Ethan and Lauren started school today. Sixth and first grades. And I cried.
I don’t remember crying when they went to preschool or kindergarten, but this year was different – and super emotional. The kids are going to a new school. Each to a different school, actually. And I’m happy and I’m sad and I feel completely and utterly overwhelmingly guilty.
When Mike and I decided to have kids – actually before that – we agreed that we wanted the kids to have a Catholic education. It was so important that I converted to Catholicism before we got married so this would be a family thing.
When the kids and I moved here, Mike was fairly involved in the “finding a school” process. We continued to agree that the school should be Catholic. As I looked at areas to live, Mike was looking at schools (via the Interwebs). While he never visited the schools or talked to anyone, he had a say in where our kids would go.
And I really liked the school we chose. Then Mike died.
I’ve written about it before – just weeks into his new school, Ethan was called down to the principal’s office to get the news. His teacher, the principal, the priest, the families made us feel so welcome and so much part of the “school family” in those difficult early days and weeks and months (and beyond). Same when I was diagnosed with cancer. I truly
loved love the families at the school.
The school isn’t a good fit for Ethan. That’s hard to think, to write, to say because I did a lot of research to find this school.
- With only a couple of exceptions, school activities are limited to sports-related things, and Ethan’s not sporty. At all. (Plus sports remind him of Mike, who coached Ethan in little league and soccer, so there’s an emotional connection that Ethan associates with sports. And not a good one since Mike was sloppy drunk the last year he coached.) New school has OPTIONS, so many options, like a robotics club, a reading club, chess, yearbook – and several less competitive intramurals like dodgeball.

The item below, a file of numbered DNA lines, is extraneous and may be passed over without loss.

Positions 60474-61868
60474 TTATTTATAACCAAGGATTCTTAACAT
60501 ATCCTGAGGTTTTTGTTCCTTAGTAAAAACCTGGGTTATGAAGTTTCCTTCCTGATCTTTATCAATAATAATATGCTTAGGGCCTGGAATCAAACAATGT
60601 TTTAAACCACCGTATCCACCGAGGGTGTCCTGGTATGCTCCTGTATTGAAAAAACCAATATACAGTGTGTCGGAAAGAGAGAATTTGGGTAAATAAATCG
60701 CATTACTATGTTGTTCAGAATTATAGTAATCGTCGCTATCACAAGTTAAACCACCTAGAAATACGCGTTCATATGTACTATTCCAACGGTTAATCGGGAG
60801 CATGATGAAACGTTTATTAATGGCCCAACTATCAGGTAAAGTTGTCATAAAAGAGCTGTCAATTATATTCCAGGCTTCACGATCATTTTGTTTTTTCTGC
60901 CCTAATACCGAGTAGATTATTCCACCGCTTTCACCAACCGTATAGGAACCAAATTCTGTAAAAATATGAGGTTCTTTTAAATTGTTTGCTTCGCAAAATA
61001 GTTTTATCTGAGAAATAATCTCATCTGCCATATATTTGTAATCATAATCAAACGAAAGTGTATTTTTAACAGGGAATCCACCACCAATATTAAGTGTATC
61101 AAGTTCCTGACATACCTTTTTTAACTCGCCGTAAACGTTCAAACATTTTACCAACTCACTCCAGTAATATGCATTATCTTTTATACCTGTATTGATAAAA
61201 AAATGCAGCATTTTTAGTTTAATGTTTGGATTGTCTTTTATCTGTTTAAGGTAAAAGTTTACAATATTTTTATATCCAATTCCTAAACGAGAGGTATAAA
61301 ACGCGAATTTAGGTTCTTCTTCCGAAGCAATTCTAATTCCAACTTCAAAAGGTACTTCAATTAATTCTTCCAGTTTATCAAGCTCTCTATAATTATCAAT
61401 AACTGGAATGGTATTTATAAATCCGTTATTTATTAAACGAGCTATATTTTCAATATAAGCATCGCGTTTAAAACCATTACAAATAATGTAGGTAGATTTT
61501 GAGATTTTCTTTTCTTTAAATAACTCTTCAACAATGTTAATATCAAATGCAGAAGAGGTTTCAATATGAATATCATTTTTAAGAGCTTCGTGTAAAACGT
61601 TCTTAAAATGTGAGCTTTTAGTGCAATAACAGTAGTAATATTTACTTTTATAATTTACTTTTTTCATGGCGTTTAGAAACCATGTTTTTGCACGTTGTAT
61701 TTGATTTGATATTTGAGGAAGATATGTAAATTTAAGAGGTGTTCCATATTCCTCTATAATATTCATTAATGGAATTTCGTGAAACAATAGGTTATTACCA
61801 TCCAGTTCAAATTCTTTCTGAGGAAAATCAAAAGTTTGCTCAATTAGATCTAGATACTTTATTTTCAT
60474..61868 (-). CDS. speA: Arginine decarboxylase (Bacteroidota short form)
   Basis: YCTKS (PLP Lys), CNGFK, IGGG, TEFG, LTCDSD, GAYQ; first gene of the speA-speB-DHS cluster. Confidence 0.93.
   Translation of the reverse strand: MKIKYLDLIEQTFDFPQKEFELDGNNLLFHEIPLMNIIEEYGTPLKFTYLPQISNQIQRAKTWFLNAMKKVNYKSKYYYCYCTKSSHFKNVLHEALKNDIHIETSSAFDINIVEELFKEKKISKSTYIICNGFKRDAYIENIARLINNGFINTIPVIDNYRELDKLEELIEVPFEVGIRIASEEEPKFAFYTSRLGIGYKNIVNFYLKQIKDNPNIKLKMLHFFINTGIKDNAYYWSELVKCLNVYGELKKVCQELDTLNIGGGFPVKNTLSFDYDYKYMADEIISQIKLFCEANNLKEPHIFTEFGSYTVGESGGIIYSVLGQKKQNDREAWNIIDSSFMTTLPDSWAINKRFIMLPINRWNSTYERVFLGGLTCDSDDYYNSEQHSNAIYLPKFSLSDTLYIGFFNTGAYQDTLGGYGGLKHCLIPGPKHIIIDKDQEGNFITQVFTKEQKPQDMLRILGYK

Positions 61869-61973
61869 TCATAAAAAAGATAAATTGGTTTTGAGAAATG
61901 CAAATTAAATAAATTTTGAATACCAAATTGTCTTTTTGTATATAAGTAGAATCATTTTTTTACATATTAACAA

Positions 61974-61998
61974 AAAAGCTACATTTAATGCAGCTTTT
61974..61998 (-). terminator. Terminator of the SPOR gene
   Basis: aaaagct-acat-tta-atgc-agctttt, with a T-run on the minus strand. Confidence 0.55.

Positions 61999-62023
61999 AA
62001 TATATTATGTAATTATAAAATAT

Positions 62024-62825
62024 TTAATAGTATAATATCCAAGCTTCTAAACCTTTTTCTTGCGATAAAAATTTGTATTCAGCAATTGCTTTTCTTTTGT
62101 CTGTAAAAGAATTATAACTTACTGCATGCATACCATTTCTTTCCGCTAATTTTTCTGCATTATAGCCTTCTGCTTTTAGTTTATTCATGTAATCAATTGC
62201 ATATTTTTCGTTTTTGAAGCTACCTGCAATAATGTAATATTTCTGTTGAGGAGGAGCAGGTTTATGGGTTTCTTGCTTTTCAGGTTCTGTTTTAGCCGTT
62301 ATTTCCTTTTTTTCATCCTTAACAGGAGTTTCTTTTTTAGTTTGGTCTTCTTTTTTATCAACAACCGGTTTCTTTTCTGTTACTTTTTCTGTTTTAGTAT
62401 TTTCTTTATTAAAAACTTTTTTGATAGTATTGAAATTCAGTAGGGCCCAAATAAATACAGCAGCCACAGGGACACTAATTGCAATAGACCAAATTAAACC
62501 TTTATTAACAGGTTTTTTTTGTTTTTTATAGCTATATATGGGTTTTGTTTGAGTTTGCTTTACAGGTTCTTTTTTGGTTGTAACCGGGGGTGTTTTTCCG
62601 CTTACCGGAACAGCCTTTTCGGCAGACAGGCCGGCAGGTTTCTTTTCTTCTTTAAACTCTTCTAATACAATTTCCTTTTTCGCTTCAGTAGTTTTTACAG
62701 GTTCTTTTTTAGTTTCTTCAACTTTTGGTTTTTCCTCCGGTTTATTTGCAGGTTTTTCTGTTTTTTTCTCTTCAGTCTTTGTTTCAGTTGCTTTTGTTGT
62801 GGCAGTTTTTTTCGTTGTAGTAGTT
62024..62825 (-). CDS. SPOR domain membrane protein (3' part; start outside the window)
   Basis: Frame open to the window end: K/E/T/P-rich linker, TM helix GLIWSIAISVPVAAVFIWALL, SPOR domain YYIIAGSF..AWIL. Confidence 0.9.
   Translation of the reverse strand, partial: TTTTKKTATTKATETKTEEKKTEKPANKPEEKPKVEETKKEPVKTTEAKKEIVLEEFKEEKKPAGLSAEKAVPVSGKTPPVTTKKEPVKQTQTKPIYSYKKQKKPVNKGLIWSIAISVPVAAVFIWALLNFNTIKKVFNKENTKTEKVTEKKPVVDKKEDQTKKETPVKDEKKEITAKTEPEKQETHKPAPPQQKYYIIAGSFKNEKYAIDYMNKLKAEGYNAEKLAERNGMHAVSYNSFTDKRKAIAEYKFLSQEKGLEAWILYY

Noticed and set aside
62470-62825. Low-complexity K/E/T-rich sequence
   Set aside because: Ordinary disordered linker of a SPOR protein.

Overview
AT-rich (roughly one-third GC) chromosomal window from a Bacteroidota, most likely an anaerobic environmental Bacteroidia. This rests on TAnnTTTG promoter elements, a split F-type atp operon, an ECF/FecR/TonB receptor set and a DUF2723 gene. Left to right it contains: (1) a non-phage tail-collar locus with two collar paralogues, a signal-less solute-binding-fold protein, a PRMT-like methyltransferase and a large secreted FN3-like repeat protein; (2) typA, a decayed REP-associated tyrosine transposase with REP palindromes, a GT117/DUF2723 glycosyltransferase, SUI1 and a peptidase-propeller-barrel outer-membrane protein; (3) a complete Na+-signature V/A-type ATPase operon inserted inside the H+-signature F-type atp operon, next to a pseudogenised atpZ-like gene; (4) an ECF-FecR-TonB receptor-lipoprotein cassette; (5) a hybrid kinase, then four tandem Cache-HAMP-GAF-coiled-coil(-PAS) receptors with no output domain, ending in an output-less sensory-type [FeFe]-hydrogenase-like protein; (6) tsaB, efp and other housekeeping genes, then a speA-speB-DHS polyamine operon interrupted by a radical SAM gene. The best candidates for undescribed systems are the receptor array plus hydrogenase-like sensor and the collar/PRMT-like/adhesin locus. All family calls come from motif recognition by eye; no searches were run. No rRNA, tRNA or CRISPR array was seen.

- And when I found out two of Ethan’s greatest allies/friends were leaving the school, I knew middle school would be hard for Ethan without these boys. These boys stuck up for one another, and Ethan would be miserable and bullied – with no support. I know he had other friends, girls mostly, but that only added to the bullying he was experiencing at the end of the year.
- Ethan has asked for years to go to a different school. Having his dad’s death happen so soon into his time there AND finding out at the school have tied all those memories together. I’m not sure Ethan can separate things in his head, and that’s made for some self-imposed difficulties at the school. The new school is a fresh start. A clean start. No one knows him there, and he can create the persona he wants to be (starting with today’s outfit, which he introduced as his “new look” – much different than the athletic shorts/stained t-shirt boy I looked at all summer).
- I won’t even go into Family Life or the repetition of explaining childhood grief to the administration and teachers… New school has an onsite counseling DEPARTMENT, and it hosts workshops and meetings for kids who’ve lost a loved one, or have anger issues, or are dealing with family status things (remarriages, parents dating, divorce, etc.)
And I feel guilty about making the decision – the best decision for him and one he’s asked for for several years – to change schools. Guilty because Ethan will attend public school for sixth through eighth grades. And that’s not what Mike and I agreed to. And Mike’s not here to support or refute my decision. And I can’t discuss it with him. And I can’t get his okay.
I CAN’T GET MIKE’S OKAY. I will never have his okay…
So, regarding Lauren, I decided to move her to a different school, too. I’m keeping her in a Catholic school (for now). I’ve met with the principal and her teacher to discuss the situation, and they seem more competent/compassionate/understanding. I’ve explained some of the childhood grief issues we had at the other schools, and they seem better equipped to handle it. Lauren’s a completely different kid with different needs. She’s going to be alright no matter where she goes. I feel really good about her new school, and wish I would have moved Ethan here last year (it only goes to fifth grade, unfortunately).